A runaway thriller for fans of Anne Cassidy and Jacqueline Wilson, by Children's Laureate Julia Donaldson. Driven away by the disturbing behaviour of her uncle, 15-year-old Leo flees her aunt's home, where she has been living since the sudden death of her musician parents. She heads to Glasgow, hoping to discover the secret behind the feud between ...
A runaway thriller for fans of Anne Cassidy and Jacqueline Wilson, by Children's Laureate Julia Donaldson. Driven away by the disturbing behaviour of her uncle, 15-year-old Leo flees her aunt's home, where she has been living since the sudden death of her musician parents. She heads to Glasgow, hoping to discover the secret behind the feud between her father and his Chinese family. Leo's journey is peopled with fabulous characters, including 13-year old Finlay - an amateur sleuth and even-more-amateur Goth - and Mary - a Johnny Cash-and-chocolate-biscuit fanatic. In Running on the Cracks, Julia Donaldson has crafted a funny, moving, heart-stopping thriller with characters that will stay in your heart long after you have turned the final uplifting page. Julia has long been a household name thanks to her raft of best-selling picture books, but in her first book for teens she offers readers who enjoyed The Gruffalo as a child something completely new.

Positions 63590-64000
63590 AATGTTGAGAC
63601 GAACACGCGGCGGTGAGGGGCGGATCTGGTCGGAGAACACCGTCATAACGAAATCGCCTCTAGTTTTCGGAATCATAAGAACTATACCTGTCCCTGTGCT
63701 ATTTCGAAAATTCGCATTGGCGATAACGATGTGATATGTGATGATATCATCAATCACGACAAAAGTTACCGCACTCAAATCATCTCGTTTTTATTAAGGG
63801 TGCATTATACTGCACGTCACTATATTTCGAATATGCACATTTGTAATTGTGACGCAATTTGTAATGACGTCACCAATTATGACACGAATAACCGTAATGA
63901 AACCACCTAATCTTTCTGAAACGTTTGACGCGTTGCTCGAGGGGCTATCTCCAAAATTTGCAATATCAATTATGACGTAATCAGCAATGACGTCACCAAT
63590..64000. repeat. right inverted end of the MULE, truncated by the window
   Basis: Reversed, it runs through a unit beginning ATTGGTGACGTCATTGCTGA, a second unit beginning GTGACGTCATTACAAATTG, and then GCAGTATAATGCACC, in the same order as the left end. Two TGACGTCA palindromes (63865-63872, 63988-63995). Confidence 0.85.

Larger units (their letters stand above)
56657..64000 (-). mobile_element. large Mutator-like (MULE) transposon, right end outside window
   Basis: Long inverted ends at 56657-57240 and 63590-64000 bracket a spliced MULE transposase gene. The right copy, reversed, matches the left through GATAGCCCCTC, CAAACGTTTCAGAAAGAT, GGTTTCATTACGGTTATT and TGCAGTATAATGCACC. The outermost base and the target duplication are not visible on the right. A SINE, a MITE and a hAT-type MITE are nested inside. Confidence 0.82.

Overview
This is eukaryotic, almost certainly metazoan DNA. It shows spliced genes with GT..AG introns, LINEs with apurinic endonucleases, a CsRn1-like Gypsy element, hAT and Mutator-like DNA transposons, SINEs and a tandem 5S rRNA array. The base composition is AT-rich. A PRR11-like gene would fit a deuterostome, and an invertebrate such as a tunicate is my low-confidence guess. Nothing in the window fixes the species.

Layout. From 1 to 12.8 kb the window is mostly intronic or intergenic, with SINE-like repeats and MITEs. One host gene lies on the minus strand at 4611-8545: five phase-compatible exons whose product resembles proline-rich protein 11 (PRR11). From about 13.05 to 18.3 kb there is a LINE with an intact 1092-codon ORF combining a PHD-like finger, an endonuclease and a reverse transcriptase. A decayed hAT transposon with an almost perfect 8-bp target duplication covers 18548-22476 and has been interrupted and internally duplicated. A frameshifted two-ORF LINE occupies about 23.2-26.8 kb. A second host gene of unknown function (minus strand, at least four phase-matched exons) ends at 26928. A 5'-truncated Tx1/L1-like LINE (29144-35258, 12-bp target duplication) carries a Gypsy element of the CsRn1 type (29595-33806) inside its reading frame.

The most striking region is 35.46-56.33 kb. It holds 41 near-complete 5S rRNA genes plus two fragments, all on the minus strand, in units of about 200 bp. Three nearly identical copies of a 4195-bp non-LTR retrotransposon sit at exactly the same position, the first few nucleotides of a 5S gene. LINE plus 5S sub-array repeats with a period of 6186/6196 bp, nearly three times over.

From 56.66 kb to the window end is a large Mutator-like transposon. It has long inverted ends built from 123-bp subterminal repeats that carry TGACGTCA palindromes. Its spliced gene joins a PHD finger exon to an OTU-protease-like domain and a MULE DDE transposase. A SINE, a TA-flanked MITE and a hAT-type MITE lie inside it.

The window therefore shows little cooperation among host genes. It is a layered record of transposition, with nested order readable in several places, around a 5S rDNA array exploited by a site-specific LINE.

Publishers Weekly, 2009-09-28 This engaging, bittersweet story follows biracial British teenager Leonora ("Leo") Watts-Chan, who was orphaned when her parents were killed in a plane crash, and has fled the home of her maternal aunt and perverted uncle. Interspersed with Leo's first-person narration are third-person accounts of Finlay, a teenage goth wannabe who first encounters Leo when she steals a bag of doughnuts; the musings of Leo's uncle, hot on her trail; and newspaper articles and letters. Rescued from homelessness by Mary, a former psychiatric patient, Leo is determined to find the paternal grandparents she has never met. With the help of unlikely friends and a string of coincidences, Leo finds her father's family and learns the value of friendship ("I kind of think of the friends as my family too, as they've all been so good to me"). The characters in Donaldson's (The Gruffalo; Room on the Broom) YA debut are well drawn and their imperfections are authentic, particularly Mary's battle with mental illness. Despite heavy themes, the story is neither bleak nor gritty. The fast pace and short chapters should appeal to readers, who will celebrate the hopeful ending. Ages 12-up. (Sept.) Copyright 2009 Reed Business Information.
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